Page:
The nitrate standard, which has long been set at 10 parts per million, does not accurately reflect real world situations. But it’s probably here to stay, maintains Jay Lehr, senior scientist with Environmental Education Enterprises in Ostrander, Ohio.
Lehr worked with the Environmental Protection Agency (EPA) in development of the nitrate standard at its inception and served on the EPA drinking water advisory committee from 1971 to 1978. In recent years, he’s been proposing a major change in the way these standards are set and regulated.
Lehr says the agriculture industry will have to live with the standard and continue to practice good stewardship. But new scientific findings in recent years should help farmers overcome some misconceptions about nitrates and farming’s ties to them.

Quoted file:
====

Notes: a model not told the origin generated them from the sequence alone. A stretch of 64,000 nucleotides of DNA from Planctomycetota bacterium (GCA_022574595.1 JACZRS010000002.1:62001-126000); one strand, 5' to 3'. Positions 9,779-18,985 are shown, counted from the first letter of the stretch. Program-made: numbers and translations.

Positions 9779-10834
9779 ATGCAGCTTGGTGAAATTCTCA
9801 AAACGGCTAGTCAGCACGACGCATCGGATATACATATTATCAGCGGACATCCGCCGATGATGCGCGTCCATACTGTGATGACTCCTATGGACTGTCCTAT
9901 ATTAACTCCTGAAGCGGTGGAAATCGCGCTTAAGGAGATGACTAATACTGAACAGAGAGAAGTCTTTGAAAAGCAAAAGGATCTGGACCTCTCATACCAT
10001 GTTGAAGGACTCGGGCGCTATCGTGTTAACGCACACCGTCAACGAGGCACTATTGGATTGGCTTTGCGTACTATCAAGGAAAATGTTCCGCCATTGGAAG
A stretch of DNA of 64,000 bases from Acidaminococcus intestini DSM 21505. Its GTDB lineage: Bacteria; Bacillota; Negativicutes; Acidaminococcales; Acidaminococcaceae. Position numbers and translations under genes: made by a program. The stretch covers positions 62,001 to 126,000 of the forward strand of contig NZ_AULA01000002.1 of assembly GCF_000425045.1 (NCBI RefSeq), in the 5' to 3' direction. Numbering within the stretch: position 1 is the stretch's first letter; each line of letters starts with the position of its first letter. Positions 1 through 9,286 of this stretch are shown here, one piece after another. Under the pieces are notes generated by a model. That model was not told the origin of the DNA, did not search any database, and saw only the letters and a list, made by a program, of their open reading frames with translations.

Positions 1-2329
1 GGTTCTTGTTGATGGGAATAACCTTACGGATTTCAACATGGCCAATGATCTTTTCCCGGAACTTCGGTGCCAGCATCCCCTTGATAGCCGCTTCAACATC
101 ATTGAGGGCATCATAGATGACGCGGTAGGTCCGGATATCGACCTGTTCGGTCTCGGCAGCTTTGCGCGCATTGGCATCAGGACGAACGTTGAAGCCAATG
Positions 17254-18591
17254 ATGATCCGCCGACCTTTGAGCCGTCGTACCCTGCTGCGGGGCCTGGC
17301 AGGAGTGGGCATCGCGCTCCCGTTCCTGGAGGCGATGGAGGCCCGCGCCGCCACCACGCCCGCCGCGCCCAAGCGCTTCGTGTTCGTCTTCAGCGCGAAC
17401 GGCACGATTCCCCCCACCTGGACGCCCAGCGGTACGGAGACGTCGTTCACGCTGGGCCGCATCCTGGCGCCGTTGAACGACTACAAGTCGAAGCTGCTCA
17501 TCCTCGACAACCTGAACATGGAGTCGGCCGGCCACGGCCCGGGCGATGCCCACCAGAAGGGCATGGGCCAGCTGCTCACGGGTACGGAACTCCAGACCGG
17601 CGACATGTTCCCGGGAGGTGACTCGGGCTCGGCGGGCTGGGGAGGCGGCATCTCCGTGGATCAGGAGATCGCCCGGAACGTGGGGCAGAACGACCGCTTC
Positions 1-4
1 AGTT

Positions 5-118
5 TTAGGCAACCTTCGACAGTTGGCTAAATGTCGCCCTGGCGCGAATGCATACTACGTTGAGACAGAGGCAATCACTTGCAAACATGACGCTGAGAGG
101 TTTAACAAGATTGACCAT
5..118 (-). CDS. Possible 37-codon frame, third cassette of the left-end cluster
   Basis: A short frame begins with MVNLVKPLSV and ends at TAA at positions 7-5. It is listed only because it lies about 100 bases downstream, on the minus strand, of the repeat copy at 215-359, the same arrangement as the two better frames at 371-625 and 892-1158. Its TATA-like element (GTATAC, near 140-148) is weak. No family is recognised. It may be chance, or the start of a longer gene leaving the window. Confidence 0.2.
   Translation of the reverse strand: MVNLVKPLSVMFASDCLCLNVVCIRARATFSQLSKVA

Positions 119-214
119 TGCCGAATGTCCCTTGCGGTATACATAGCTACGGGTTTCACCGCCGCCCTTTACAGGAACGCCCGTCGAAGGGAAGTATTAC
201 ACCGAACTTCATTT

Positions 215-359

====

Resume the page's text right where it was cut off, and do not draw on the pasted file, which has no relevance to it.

“The EPA has known since the early 1970s that the standard is too low,” says Lehr. The drinking water advisory committee on which he sat had at one point convinced EPA officials to increase the standard from 10 to 20 parts per million.
While EPA staffers floated a proposal to make the change, environmental advocacy groups thwarted the effort, says Lehr. “Once you develop a standard, it’s difficult to loosen up on it,” he explains.
The discussion over nitrates goes back to the 1940s, when it was thought that they caused blue baby syndrome, a condition in which nitrates alter the ability of hemoglobin to carry oxygen throughout the body. Blood that is not oxygenated is blue, hence the name…